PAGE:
Coral, a hard material formed in the sea by colonies of tiny animals called coral polyps. These polyps are related to the sea anemones and jellyfish. Most kinds of coral polyps extract calcium from seawater and convert it into limestone shelters; these polyps are called hard, or true, corals. Other kinds of coral polyps convert calcium or protein into internal skeletons; these polyps are called soft corals.
A piece of coral is usually made up of the former shelters of many coral polyps. As one polyp dies, another builds its shelter on top of the first. In this manner, a large structure is eventually built up. Corals such as staghorn, elkhorn, brain, and lettuce-leaf coral are named for the characteristic shape of the structures they form.
Coral polyps live mainly in warm, shallow seawater. They eat tiny organisms that they capture with tentacles. Certain kinds of algae live in the tissues and on the shelters of coral polyps. Through photosynthesis, the algae produce various substances that the coral polyps use as food. Coral polyps reproduce both asexually (by budding) and sexually.
A coral reef is a structure made up of many colonies of coral polyps. Most species of reef-building coral polyps live only in waters in which the temperature never falls below 64° F. (18° C.). They are found primarily in the South Pacific, in the Indian Ocean, and in the Caribbean and adjacent waters. A barrier reef is a coral reef that lies near a mainland or island, from which it is separated by a channel. The Great Barrier Reef off northeastern Australia is a coral formation more than 1,200 miles (1,900 km) long. A fringing reef is a shelf of coral extending outward from the shore with no separating channel. An atoll is a circular reef with a lagoon in the center. Certain reefs commonly called coral reefs are actually composed chiefly of lime-secreting algae.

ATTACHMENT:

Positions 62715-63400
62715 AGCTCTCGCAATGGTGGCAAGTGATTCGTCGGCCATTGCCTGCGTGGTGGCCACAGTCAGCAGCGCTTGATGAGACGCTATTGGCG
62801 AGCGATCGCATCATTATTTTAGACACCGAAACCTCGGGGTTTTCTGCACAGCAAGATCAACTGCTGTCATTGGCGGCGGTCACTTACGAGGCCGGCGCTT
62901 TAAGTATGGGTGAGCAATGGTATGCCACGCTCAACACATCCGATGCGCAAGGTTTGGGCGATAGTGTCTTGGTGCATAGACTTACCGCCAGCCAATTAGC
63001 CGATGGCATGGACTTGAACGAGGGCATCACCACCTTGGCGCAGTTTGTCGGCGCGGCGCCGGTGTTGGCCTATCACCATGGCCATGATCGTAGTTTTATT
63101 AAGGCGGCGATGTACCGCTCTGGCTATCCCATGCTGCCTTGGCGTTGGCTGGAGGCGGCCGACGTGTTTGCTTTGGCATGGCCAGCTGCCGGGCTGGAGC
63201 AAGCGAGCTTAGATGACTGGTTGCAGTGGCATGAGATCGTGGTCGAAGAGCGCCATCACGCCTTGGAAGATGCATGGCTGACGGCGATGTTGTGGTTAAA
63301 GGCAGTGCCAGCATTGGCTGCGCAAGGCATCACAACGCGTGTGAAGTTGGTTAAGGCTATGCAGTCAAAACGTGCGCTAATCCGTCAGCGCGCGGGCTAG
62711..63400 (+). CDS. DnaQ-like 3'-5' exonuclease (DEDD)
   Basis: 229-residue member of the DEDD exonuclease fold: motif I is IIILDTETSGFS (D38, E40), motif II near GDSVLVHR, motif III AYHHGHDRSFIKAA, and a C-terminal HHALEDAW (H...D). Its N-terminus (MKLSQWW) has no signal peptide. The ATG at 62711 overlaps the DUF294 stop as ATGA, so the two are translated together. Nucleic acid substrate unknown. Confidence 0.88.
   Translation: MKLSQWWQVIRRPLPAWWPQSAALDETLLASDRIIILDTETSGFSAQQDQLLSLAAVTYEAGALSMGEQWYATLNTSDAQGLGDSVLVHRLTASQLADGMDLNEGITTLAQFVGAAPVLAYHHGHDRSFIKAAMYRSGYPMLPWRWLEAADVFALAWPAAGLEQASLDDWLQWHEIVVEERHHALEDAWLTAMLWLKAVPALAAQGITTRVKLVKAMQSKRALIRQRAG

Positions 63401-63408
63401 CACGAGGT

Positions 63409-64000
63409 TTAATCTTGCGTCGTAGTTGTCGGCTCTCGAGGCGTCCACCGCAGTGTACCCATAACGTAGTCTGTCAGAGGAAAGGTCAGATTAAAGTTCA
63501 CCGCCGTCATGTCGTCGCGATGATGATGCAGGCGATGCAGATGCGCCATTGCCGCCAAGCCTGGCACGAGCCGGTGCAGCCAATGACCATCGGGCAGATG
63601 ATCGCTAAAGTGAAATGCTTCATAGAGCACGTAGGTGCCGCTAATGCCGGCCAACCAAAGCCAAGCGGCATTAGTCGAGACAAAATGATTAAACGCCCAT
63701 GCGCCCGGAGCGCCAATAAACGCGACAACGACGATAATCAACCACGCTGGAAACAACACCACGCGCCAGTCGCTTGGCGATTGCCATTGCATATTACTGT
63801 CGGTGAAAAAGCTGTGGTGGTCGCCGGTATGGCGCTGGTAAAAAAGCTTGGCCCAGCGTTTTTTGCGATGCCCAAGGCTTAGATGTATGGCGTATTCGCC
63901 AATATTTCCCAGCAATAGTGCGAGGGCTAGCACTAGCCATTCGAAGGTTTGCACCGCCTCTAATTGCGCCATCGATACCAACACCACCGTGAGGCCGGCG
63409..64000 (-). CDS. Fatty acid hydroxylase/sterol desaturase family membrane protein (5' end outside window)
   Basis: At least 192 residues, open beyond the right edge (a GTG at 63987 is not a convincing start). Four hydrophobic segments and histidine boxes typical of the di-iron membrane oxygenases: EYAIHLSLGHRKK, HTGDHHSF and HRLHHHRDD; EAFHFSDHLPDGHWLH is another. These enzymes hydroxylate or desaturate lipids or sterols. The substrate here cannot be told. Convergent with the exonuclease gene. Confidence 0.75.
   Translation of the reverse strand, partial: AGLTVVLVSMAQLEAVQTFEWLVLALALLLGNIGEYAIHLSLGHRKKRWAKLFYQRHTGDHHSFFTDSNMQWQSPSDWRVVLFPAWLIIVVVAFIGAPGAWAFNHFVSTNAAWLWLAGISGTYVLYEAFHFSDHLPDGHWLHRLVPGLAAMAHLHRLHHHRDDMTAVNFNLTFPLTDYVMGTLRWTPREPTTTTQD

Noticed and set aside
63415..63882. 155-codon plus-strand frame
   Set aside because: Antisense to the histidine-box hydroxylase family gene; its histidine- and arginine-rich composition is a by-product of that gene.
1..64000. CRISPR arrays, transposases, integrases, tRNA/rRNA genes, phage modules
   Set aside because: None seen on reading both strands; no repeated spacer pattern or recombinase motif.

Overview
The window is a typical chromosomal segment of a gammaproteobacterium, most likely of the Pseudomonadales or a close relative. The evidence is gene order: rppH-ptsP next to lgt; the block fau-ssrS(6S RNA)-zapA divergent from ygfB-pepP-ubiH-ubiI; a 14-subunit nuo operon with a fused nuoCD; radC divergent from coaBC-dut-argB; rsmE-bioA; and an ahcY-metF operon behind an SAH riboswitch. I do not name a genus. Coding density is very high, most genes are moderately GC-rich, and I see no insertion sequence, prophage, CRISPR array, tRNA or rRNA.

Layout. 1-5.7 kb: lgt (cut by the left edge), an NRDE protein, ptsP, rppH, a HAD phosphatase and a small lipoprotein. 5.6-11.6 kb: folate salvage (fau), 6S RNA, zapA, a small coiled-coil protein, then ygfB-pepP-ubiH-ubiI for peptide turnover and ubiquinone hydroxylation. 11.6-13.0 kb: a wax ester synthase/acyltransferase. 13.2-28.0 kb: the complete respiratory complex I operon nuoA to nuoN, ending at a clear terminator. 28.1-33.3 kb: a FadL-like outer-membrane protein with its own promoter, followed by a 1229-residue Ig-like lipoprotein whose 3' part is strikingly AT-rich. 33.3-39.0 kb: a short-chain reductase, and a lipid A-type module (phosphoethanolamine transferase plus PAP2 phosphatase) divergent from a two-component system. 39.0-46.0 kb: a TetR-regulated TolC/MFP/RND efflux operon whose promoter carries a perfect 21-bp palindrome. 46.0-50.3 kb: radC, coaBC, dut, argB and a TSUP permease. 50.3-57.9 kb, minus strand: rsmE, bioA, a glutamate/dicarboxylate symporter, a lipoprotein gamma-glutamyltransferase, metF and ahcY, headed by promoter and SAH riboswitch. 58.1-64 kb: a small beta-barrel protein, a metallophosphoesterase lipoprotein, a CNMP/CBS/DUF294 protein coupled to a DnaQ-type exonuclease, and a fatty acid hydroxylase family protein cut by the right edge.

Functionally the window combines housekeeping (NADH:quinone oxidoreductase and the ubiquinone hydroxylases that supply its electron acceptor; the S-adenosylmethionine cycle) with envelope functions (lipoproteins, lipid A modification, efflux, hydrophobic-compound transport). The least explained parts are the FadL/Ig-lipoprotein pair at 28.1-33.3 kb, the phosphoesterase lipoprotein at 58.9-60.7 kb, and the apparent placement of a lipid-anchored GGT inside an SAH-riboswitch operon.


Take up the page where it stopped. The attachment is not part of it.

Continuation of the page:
Coral reefs are among the most colorful and interesting places in the sea. The living coral animal may be red, blue, yellow, or other colors. Many fish and other animals, most of them brilliantly colored, take advantage of the shelter afforded by the coral. Coral reefs are popular sites for activities such as fishing and scuba diving. Coral reefs protect coastlines from waves that may cause erosion. Certain kinds of coral are made into jewelry; the coral most often used for this purpose is the precious, or red, coral, found in the Mediterranean Sea and the Sea of Japan.
Many corals have been named for the objects they look like. Lettuce-leaf coral looks like the makings of a salad. Boulder coral looks like huge rocks. Staghorn coral resembles the antlers of a deer. Star coral has tiny star shapes covering it. The sea pen probably doesn’t look like a pen you might use. But it does look like a quill, or feather pen, that people used long ago.
Many coral reefs are being destroyed because of a combination of factors that include human activities such as the pollution of the ocean and natural occurrences such as unusual changes in water temperature. These factors sometimes cause a condition called bleaching, in which the algae on the corals and within the polyps die, causing the corals and polyps to become white; without the food produced by the algae, the polyps also die.
Many animals and plants live in and around a coral reef. A coral reef is home to coral polyps and other stingers. It is home to fish and crabs. It is also home to algae (AL jee) and seaweed. Algae are tiny, plantlike things. All these plants and animals form a coral reef community.
Plants and animals in a community need one another. Here is something to think about: Coral reefs grow in warm, shallow waters, where sunlight can filter down. A coral reef is a good place for plants to grow. Fish that eat plants come to the reef. Fish that eat those fish also come to the reef. They live in the reef and lay their eggs here. The eggs and fish that hatch from them provide food for the coral polyps.
Changes to the world’s oceans do threaten some stingers. Perhaps the stingers most in danger are those in coral reefs. Most healthy coral polyps have algae living inside them. Like plants, algae store energy from sunlight. Coral polyps need this energy in order to survive.
In many coral reefs, the algae are dying. If the algae die, the coral polyps may die, too. Scientists think that pollution, disease, or water that is too warm may be the cause.
Activities like boating and diving also hurt a coral reef. Boaters may run into a reef or drop their anchors on the coral. Divers may kick or brush up against the delicate polyps. This type of damage can take years to heal.
Scientists are working to save the coral. Some reefs are being set aside as parks. And research is being done to help stop the coral from dying.
Corals belong to the class Anthozoa of the phylum Cnidaria. Hard corals belong to the subclass Zoantharia. Soft corals, including the precious coral (Corallium rubrum), belong to the subclass Alcyonaria, sometimes called Octocorallia.